The Reconciliation Maturity Model

27 Jun 2021

Contenu connexe

Similaire à The Reconciliation Maturity Model(20)


The Reconciliation Maturity Model

  2. 2 The Reconciliation Maturity Model: Part 1 CONTENTS 3 Introduction: building the case for automation 4 Why is reconciliation so hard? 6 Machine learning - does it live up to the hype? 8 The five stages of maturity 9 Stage 1: Manual 10 Stage 2: Hybrid 11 Stage 3: Automated 12 Stage 4: Improving 13 Stage 5: Self-Optimising 14 Conclusion: moving to a Stage 5 future in the “Decade of Data”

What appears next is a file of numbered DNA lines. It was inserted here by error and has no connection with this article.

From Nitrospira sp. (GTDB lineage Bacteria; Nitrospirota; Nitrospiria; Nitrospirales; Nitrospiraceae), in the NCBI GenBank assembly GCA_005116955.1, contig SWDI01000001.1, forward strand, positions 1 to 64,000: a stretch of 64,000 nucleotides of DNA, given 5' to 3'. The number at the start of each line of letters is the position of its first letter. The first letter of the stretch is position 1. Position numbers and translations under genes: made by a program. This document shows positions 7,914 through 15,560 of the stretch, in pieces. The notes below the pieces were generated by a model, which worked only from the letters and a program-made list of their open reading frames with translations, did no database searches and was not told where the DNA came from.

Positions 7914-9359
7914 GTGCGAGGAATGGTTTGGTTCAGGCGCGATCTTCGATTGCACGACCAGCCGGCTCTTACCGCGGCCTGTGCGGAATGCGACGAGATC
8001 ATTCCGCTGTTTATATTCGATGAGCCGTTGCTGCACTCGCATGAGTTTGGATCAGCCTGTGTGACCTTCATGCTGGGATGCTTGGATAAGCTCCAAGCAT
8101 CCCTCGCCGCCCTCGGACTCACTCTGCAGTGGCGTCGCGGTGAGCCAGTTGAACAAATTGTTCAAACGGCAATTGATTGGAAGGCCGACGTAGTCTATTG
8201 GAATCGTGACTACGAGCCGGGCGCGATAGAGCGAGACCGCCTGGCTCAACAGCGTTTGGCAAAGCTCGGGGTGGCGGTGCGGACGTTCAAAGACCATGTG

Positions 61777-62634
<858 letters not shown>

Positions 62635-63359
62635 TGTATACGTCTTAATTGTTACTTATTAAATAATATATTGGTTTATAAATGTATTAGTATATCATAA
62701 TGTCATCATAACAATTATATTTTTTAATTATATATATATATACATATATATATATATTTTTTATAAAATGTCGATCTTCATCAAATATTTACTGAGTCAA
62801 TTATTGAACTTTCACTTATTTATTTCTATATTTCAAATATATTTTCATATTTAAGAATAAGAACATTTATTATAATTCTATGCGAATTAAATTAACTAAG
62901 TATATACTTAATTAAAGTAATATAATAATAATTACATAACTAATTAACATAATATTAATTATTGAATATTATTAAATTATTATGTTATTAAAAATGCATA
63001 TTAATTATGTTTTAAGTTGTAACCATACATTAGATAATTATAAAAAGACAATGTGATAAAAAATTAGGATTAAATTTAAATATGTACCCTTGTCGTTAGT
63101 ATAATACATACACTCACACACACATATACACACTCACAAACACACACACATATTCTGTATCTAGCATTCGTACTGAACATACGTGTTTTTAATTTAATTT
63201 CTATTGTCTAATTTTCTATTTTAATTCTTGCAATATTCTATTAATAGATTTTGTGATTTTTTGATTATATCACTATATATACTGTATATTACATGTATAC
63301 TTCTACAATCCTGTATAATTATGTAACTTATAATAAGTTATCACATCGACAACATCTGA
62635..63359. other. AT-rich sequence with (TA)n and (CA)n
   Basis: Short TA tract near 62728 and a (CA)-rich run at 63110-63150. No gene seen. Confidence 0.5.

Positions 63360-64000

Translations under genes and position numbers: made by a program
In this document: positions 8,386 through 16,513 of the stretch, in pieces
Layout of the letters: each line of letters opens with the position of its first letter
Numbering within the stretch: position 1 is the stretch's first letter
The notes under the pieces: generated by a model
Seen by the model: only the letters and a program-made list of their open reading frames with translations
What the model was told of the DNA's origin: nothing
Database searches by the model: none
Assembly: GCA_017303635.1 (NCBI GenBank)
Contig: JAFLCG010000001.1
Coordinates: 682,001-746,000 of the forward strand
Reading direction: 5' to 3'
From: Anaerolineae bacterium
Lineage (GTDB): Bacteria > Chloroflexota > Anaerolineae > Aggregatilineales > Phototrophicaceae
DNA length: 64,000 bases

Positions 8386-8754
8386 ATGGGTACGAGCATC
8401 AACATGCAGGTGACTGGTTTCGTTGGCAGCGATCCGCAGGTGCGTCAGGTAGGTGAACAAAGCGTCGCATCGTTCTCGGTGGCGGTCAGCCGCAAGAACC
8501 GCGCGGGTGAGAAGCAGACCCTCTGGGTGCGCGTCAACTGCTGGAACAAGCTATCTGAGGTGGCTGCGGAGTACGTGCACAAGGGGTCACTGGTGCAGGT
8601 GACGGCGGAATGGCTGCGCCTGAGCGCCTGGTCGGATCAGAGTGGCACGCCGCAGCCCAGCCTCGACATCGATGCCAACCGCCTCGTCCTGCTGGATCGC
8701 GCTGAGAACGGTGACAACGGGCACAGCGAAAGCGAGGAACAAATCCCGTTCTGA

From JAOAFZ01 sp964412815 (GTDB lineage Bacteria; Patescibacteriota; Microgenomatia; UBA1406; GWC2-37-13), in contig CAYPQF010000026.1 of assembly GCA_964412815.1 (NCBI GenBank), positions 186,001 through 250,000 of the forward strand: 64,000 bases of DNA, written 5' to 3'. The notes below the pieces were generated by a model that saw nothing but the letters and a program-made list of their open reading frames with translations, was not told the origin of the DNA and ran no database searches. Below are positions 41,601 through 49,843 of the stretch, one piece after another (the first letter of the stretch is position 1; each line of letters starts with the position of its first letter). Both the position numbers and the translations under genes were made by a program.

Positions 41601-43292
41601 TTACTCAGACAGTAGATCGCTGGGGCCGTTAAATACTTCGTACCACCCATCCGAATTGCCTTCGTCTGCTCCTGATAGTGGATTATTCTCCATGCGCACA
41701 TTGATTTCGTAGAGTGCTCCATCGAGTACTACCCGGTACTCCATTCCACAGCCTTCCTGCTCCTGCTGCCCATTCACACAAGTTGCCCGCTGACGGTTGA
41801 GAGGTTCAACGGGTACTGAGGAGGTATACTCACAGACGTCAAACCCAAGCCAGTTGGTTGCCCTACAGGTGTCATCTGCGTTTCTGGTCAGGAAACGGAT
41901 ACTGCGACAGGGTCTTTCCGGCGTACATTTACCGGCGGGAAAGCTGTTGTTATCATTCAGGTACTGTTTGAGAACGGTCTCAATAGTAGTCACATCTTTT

3. The Reconciliation Maturity Model: Part 1 3 INTRODUCTION: BUILDING THE CASE FOR AUTOMATION Christian Nentwich CEO Duco Reconciliation is an essential control function in financial services, aimed at eliminating operational risk that can lead to fraud, fines or in the worst case, the failure of a whole firm. And yet, since an early push in the early 2000s that automated parts of the very back-end of the system (cash and custody), innovation in this area has stalled and operations reliant on people power and spreadsheets are prevalent. It is now 2020 and technology has moved on. So how can firms automate and streamline their reconciliation function now? What options are there for updating and consolidating systems? In this paper we introduce The Reconciliation Maturity Model - a best practice guide for all reconciliation practitioners, or executives overseeing a reconciliation function. You can use the model to benchmark where your firm is in terms of reconciliation best practice, and what steps are needed to improve automation, efficiency and data quality. We will look at why reconciliation is so hard to automate, what forward thinking firms are doing about it, and which types of technology are needed to take your processes to the next level. We will also outline what it takes to achieve the “holy grail” in the future. A place where errors are spotted and corrected automatically, and the need for intersystem reconciliation is all but eliminated. We hope you find it insightful and useful.